The technique of sinus lift with side access, with purposes of implant prosthetic rehabilitation, is characterized by high predictability of success. Numerous studies have shown that the method of filling the antral cavity with autologous bone or allograft, does not influence on outcome in terms of successful implant surgery, tissue healing and complications. Instead, the use of a barrier on the access window, compared to no use of any barrier, really influences the implant success, limiting any complications. A systematic review, published by Tarnow in 2000, showed a 91.5% implant success especially when the bone window is closed with the placement of a membrane of resorbable material[23]. Among the techniques of lateral surgical access to the antral cavity, the technique of complete removal of the bony window through rotary instruments and the technique of partial conservation of the window with the overturning inside the sinus (trap door) are widely known. In this paper we have described a new surgical technique less invasive, infact, in any case it is essential, irrespective of the technique used, preserving the integrity of the Schneiderian membrane.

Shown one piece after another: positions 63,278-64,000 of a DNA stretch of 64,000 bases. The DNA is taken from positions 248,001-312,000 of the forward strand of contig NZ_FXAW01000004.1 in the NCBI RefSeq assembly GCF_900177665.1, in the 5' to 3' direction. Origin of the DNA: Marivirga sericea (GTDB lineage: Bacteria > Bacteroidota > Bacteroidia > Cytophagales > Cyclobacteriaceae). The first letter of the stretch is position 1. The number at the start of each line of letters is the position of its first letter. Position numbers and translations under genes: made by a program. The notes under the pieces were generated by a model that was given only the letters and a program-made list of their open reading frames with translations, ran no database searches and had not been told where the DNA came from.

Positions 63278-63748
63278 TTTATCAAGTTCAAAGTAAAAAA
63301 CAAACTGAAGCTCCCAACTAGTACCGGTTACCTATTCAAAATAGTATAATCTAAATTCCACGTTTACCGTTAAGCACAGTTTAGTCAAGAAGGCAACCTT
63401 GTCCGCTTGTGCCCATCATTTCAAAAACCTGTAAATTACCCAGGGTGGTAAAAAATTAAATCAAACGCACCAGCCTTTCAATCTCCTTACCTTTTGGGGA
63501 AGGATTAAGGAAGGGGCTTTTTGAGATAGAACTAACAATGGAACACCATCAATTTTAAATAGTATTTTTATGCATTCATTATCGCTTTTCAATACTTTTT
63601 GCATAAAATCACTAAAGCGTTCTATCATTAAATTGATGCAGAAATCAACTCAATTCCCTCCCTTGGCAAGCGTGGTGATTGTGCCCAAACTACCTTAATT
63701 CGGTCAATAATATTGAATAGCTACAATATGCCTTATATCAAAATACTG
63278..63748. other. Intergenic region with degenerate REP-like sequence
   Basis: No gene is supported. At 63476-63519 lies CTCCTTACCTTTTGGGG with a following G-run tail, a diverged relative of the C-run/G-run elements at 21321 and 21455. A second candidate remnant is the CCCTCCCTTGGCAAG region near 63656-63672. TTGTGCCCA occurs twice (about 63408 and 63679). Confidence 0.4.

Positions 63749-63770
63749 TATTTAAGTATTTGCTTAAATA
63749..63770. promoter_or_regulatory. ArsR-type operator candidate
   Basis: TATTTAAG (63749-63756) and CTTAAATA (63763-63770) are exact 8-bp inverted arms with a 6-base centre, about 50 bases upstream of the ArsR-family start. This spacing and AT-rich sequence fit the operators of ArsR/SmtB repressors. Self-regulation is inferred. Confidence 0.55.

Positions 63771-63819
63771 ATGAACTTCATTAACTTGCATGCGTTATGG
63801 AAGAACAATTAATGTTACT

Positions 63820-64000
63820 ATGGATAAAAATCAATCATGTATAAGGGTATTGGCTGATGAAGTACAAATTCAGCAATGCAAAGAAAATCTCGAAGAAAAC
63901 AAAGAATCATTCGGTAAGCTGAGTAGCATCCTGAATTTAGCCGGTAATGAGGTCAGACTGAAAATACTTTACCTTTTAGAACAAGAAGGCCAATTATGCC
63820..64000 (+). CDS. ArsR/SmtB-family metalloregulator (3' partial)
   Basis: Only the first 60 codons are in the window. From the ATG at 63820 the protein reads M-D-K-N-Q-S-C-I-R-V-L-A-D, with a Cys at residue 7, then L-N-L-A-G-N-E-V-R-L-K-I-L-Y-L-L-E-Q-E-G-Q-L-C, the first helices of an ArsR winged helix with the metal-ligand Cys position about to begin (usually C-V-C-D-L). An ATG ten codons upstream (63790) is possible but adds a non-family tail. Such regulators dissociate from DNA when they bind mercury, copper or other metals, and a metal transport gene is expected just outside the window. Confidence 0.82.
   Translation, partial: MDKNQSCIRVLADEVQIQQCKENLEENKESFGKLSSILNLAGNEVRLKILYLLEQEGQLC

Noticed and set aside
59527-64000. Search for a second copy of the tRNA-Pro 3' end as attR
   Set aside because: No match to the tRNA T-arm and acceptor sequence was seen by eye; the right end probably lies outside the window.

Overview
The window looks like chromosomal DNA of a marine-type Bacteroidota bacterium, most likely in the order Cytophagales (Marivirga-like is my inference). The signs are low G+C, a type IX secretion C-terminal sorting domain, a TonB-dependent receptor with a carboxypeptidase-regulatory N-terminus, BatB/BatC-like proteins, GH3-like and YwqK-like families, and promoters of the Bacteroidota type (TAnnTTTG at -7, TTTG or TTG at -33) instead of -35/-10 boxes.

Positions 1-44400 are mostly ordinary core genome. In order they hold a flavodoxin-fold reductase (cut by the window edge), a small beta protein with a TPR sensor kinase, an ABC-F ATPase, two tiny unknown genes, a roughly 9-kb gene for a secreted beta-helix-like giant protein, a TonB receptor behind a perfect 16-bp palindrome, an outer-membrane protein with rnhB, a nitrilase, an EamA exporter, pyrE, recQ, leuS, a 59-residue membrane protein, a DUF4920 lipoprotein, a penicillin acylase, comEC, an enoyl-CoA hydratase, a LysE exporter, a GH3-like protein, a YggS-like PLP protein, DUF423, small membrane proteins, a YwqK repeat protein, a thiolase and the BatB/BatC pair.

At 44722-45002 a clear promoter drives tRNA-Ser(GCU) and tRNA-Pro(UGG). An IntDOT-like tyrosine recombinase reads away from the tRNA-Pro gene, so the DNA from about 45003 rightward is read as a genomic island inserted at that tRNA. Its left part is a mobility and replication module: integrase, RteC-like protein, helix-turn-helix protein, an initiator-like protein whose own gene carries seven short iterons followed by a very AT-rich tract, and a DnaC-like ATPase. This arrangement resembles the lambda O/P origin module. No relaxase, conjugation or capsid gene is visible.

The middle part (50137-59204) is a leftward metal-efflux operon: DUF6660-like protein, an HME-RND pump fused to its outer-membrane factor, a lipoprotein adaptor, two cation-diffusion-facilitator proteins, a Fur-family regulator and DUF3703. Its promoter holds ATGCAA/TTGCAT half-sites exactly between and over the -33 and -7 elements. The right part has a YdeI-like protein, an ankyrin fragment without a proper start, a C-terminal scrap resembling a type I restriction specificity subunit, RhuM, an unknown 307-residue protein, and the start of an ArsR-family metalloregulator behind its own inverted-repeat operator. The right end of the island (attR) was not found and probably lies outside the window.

Consent

Written informed consent was obtained from the patient for publication of this case report and accompanying images. A copy of the written consent is available for review by the Editor-in-Chief of this journal.

Conflict of interests

None declared.

Competing interests

None declared